High feed costs, lowering market prices and the 2012 harvest are on the mind of every livestock producer.
These issues will directly affect how producers manage their business and make financial decisions in the near future.
With concerns like these is it hard to look beyond the immediate challenges ahead and consider other issues that may have a long-term effect on livestock farming.
Worldwide, on-farm animal care practices which cause short-term pain, continue to receive a significant amount of public attention.
As we move into an era where consumers are increasingly concerned about how their food is raised producers have no choice but to be actively learning more about how the ongoing discussion may or may not affect their work in the future.
Everyday production practices such as castration, tail docking and de-horning are being examined and reviewed for their efficiency, necessity and impact the practice has on the on the animal and its well being.
There is increasing public concern about the pain a food production animal may experience. New or adjusted production practices that improve animal care and decrease pain may be in the future.
Animal care and well being is not a new concept for producers.
In 1989 the National Pork Board developed Pork Quality Assurance (PQA) Plus, an education and assessment program geared toward good production practices. PQA Plus contains an animal care and well-being component that was added to the program in 2007 which helps guide producers in the care of their animals and assures consumers that proper care is given.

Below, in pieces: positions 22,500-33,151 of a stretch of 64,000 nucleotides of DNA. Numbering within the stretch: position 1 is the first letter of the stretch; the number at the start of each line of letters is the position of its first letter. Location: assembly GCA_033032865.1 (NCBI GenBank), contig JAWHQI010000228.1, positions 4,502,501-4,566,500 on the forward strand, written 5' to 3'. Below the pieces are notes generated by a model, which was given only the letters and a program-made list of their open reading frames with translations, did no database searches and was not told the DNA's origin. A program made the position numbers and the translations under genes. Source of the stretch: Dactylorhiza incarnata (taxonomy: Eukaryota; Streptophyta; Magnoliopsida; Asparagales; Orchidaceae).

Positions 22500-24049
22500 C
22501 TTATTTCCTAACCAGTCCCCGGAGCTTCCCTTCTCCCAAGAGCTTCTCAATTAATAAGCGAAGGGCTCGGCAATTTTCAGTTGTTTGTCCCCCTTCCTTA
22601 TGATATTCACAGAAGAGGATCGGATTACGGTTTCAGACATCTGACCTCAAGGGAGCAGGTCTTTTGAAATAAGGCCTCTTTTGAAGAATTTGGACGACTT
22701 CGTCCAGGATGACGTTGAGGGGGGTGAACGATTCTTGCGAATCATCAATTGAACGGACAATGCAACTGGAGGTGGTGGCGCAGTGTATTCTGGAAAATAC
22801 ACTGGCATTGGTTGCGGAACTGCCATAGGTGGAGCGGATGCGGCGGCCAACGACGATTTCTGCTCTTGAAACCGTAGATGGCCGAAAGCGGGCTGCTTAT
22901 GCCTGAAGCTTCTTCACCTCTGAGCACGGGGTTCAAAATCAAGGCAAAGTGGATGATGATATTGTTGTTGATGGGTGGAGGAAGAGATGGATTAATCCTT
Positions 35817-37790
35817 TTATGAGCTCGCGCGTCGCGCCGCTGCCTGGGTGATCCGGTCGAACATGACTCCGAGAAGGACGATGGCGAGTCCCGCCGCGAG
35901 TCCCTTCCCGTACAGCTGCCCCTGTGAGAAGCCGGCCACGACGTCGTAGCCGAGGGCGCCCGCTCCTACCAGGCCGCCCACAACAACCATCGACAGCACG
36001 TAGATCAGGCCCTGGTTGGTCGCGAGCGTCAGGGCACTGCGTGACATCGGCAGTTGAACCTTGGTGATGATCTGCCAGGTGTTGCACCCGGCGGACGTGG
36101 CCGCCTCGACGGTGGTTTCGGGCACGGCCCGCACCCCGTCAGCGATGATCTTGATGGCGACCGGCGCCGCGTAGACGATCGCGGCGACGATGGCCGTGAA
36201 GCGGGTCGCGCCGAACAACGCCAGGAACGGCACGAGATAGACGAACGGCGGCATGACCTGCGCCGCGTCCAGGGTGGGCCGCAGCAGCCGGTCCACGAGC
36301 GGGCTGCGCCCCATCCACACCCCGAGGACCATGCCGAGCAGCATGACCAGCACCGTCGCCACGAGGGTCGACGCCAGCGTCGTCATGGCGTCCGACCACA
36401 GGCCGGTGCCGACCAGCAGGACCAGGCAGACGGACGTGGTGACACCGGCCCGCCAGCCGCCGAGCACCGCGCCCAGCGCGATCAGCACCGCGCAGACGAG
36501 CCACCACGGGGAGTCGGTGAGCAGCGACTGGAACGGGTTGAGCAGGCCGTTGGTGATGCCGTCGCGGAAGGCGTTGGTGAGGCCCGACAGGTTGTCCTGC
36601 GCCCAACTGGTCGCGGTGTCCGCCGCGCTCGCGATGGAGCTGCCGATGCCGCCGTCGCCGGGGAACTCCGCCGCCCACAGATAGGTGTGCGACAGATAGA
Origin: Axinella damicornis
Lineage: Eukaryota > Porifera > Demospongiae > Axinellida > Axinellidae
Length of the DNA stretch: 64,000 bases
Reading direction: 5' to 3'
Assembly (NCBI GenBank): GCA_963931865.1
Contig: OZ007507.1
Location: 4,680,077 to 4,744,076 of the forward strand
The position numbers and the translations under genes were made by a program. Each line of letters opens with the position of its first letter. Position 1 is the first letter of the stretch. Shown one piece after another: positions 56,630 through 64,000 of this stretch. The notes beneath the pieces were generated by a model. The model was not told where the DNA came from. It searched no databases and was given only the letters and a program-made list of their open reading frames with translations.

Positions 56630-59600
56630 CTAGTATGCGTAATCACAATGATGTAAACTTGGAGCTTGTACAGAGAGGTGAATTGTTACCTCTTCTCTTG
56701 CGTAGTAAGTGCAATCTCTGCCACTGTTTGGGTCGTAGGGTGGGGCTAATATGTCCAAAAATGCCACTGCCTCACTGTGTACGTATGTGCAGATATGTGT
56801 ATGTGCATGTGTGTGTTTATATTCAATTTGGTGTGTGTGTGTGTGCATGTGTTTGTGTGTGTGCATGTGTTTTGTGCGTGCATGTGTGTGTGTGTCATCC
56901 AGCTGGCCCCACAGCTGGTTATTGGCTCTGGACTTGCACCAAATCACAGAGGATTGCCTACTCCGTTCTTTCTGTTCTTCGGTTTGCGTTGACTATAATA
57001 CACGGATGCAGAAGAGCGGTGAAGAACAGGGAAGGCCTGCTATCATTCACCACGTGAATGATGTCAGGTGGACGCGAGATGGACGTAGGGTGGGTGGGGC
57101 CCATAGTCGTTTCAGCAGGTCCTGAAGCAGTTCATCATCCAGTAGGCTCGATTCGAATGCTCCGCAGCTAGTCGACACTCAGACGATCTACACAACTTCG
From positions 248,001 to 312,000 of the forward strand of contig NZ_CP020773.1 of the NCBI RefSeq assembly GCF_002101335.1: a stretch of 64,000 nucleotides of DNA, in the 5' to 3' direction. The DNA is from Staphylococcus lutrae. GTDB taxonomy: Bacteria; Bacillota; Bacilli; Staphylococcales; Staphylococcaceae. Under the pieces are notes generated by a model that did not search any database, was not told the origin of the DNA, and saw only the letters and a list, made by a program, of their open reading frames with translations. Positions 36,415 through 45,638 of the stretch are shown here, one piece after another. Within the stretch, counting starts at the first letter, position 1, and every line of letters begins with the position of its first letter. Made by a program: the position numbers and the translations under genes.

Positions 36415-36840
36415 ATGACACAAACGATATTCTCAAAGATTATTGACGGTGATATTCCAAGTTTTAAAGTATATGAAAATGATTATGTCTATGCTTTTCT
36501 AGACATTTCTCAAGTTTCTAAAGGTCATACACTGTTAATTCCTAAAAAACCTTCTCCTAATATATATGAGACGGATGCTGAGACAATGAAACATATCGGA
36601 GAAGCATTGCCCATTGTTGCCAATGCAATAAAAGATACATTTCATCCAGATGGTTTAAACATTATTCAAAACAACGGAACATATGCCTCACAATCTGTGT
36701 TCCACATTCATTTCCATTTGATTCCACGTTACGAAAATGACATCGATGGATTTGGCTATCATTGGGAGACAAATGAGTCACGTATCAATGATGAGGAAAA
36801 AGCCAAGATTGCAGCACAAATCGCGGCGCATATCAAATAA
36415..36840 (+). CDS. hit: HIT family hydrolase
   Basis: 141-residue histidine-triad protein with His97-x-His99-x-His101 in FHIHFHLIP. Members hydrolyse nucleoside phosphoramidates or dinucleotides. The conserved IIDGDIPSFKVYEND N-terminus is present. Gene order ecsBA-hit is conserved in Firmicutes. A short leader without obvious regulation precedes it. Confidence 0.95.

However, pain management regarding common production practices is a new concept for livestock producers. These production practices in question warrant an in-depth evaluation of the pain that is incurred by the animal during these experiences prior to any changes in management or mandates.
In Europe, the French National Institute for Agricultural Research has already begun tackling this issue by appointing a committee to look into the issues surrounding pain management on livestock farms.
This committee has suggested the 3S approach to animal care. Minimizing pain for food production animals looks to be a common concept for the European nations in the near future.
Producers in the United States are committed to producing a safe, healthy product for consumers, while creating a sustainable food production business.
It is safe to say that as we look into the future of livestock production, emphasis will be on further research of proper animal well-being in regards to pain management and producers will continue to provide their animals with the best care possible.